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A lot of those are badly implemented pseudo security things...
Said the guy who uses 255 character passwords where neccessary, implements next to anything with encryption and solders/sews IR leds to his hat to disrupt cellphone and surveillance cameras.
Being a tinfoil hat is cool, but being a tinfoil hat correctly is hard.
@irene hashes are good. Salted hashes are better. Hashes of hashes form patterns if you use the same function, which he would have been in many cases.
Edit: to follow up on this, double hashing is a thing, but it shouldn't just be hash and hash again. There needs to be an additional process to add layers of security. Such as adding a salt.
@tmpnull Well, I'm into security the fun way...
I wasn't always working behind a desk.
- Reflections in car windows can be used to track a chaser.
- So can your smartphone, with a degree of dexterity, but that's hard to pull off without causing suspicion.
- Pretending to tie your shoes is one of the most effective ways to surely identify one. Do it in a place with witnesses if possible.
- When blending into a crowd, use your forearms to push people aside.
- A book and a bench do wonders if you need to be stationary in public for a longer time without arousing attention. Noone reads a newspaper for hours. Flip pages and know the book a little to keep your cover.
- If a key doesn't open a lock, try pushing it downwards repeatedly while slightly turning it. That's the same way a bump key or the bumping technique with a lockpick work.
- Yes, the trick with the rolled newspaper from the Bourne movies works.
- look backs rarely work
- looking like you're meant to be there makes you invisible
- learn your route. Learn your route. Learn your God damn route.
- eat when you can
- sleep when you can
- don't try to lose a tail, just go to the fallback plan
- don't look for irregular behaviour, look for repeat appearances
- when was the last time that dog went toilet
- have a solid cover story but don't be too fast with your answers
- compliance is more effective than defensiveness
@tmpnull I see a fellow tinfoil hat my friend.
- Drywall is better than nothing, but not much.
- A spare knife never hurts... at least you, that is.
- 5m and below, close combat beats a gun.
- Encrypting is good, but hiding encrypted information well beats being interrogated.
- They won't crack your encryption, they'll crack you, so hide it.
- In an interrogation, fear is more effective than pain. Adrenaline and endorphines numb down pain, but can enhance the effects of fear. Most modern intelligence agencies know and use this (waterboarding, sensory deprivation, attack dogs etc).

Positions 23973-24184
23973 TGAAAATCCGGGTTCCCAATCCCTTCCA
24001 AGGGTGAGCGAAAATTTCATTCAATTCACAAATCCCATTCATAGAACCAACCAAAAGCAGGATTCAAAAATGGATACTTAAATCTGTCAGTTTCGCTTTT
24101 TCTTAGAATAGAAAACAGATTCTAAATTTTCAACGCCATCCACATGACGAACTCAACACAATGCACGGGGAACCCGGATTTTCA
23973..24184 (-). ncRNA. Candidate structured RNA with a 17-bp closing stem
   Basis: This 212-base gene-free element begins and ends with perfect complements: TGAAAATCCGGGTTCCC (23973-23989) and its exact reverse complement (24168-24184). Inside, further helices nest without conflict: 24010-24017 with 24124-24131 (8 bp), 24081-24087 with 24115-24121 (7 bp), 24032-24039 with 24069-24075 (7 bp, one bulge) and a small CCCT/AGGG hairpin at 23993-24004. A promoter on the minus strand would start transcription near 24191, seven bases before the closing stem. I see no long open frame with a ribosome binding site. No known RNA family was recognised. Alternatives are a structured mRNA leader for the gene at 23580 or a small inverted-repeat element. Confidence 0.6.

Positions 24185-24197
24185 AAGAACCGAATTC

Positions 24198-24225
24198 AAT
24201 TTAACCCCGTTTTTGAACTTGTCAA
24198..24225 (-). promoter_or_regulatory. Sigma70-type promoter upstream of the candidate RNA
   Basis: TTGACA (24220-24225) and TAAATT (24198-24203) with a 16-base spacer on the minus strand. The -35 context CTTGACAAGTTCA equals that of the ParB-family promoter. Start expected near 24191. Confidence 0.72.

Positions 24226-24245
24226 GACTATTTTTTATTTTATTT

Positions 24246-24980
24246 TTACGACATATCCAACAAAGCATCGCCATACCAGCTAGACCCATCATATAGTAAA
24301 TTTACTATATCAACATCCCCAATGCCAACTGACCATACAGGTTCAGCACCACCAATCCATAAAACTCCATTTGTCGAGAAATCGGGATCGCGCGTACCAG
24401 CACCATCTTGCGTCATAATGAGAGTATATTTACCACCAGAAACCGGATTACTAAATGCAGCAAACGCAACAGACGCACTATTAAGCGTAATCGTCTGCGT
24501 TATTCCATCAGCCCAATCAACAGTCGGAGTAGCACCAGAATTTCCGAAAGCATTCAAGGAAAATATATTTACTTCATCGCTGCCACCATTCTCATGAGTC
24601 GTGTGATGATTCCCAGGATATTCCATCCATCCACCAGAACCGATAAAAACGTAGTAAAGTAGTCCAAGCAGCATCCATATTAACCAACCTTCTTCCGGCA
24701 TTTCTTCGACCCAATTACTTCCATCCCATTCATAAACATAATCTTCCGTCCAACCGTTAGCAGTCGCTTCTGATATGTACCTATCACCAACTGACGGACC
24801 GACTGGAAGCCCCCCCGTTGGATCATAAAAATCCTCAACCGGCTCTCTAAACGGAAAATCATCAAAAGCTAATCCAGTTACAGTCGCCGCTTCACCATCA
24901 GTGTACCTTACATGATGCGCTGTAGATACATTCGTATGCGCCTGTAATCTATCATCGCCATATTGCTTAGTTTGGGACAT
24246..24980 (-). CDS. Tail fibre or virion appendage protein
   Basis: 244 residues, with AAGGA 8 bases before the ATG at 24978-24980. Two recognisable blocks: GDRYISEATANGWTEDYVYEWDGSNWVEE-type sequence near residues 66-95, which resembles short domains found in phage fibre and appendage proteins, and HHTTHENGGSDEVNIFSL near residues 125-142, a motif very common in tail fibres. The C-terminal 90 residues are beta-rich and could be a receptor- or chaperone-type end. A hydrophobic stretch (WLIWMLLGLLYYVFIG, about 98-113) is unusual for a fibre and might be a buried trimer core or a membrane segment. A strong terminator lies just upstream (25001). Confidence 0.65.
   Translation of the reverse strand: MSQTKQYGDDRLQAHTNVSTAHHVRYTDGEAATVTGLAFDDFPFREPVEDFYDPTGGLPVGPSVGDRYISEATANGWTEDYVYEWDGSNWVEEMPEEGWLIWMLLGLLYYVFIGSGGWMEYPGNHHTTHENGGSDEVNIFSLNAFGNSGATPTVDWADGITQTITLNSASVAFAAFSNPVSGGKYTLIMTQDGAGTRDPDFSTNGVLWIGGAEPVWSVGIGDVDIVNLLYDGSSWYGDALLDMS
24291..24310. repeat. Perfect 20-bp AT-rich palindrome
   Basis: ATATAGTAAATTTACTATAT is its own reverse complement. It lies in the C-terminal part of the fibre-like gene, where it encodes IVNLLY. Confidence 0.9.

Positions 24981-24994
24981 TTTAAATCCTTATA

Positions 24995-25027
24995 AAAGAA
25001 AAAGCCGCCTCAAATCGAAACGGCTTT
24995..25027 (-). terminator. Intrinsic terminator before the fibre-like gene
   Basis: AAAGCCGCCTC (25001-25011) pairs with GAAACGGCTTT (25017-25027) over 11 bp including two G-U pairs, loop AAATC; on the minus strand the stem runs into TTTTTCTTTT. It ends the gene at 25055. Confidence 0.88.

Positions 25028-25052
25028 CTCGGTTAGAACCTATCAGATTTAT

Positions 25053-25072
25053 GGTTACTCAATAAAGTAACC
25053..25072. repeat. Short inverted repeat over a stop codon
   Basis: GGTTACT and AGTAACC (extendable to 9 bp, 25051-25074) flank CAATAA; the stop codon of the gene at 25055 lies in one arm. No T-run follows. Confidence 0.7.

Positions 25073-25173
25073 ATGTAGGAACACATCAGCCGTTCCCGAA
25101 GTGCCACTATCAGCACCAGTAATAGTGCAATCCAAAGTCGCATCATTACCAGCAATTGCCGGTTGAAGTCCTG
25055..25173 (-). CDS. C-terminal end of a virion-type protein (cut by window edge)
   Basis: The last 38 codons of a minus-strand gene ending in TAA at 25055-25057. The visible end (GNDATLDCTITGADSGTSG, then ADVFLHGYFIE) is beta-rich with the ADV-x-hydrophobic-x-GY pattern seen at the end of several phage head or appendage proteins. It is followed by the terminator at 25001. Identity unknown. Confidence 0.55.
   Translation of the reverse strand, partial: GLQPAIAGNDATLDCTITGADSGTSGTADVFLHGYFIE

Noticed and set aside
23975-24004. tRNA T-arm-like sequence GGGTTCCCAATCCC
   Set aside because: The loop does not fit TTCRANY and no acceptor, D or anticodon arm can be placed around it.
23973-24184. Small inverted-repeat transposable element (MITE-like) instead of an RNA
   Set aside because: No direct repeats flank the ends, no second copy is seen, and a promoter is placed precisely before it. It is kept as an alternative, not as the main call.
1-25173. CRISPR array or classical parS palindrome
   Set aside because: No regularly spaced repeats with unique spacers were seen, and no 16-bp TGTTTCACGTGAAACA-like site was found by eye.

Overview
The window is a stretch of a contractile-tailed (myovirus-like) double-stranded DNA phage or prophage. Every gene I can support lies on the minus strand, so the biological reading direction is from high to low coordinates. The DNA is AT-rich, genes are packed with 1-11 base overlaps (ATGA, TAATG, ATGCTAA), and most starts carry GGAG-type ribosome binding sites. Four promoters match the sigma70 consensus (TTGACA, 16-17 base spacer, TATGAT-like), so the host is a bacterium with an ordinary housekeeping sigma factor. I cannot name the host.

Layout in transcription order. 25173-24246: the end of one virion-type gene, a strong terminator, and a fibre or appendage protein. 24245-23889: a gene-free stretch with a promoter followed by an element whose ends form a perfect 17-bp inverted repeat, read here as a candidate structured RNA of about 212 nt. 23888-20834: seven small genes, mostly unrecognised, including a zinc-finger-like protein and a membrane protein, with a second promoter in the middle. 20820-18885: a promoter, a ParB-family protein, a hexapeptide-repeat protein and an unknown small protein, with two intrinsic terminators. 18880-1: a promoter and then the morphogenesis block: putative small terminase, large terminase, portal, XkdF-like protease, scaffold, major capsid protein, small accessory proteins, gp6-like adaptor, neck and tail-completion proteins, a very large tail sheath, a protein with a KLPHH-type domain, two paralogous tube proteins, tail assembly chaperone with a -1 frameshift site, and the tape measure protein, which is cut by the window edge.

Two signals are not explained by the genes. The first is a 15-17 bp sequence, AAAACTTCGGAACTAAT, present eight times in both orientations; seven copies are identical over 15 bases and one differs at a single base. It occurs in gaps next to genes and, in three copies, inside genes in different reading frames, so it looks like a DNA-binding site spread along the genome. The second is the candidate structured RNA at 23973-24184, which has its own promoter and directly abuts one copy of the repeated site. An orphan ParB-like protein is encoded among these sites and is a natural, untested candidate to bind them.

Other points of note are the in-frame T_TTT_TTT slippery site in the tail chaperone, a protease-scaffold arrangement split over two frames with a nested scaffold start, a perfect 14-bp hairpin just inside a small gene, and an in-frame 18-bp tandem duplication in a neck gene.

- Never catch a fall with your arms. A broken arm is useless, a broken rib is tolerable.
- If you've got something to hide, don't insist on your citizen rights - hide it well enough that you can comply without fearing its discovery.
- Some people will stop after finding one thing. If a dime bag of grass gets you into less trouble than secret files, get and "hide" one.
@tmpnull Cynicism, while despised by society and frowned upon by many, can REALLY keep you healthy.
There's a reason why cops, paramedics and firemen often have a hefty sense of humor. If you lose your sanity, you lose the battle.
Also: Inaction takes a harder toll on your mind than pointless action. Do SOMETHING. The Brits once turned the tide of the Battle against Rommel - how so? Their new officers had the soldiers, who were idly expecting Rommels offensive before. do training drills, fix/clean the equipment and build props instead.
If you think someone is following you and you're in a crowded place, just crouch and pretend to tie your shoe.
- You can observe anything behind you fairly well.
- You stopped, but you had a reason to. If the person you suspect stops as well, you'll have quite an amount of certainity.
- If you're conceal carrying something on your lower leg (gun, knife, whatever), you can ready it rather inconspicuously depending on your holster.
It puts you into a disadvantageous position for close combat though, so be careful about doing that in a place without witnesses (despite almost no one would probably interfere with a fight even in the largest crowd, many potential witnesses offer a nice amount of security).
I want more stories!
@hash-table If I ever see you in public, I'll buy you a fish.
devios159522yHe ATE a sim card?? 😳
I don't have a link to this mask (middle of class so can't look right now, just finished a final), but I like this one best
@hash-table and what night vision doesn't use IR?
@hash-table they receive ir, not project it.
I'm well aware of how they work bud.
@hash-table I'll grab the 64-pack of Crayolas and tuck ya in pal.
Alright I'll play nice. Your first post did not imply your use of "use" meant emitting. Your follow up ones did, that's where the confusion came in. I was in Afghan a couple years, I know pretty well how they work as well. The point I was trying to make with my first post was that they all NVGs use (not emit) IR wavelengths.
@hell trust me, humans can take a lot of damage before dying... I mean, we survive amputations, fractured bones can heal to the point where the limb is fully usable again and so can many other injuries (we also have competitions in consuming substances or pursuing activities that hurt us and consume poison for fun. We're more orcs than elves, basically)
Still, it's no pleasure to get hurt (few things beat adrenaline and endorphins, but still, not worth it)... Though dumb luck is a factor that probably did get me through most shit. That and my sense of humor.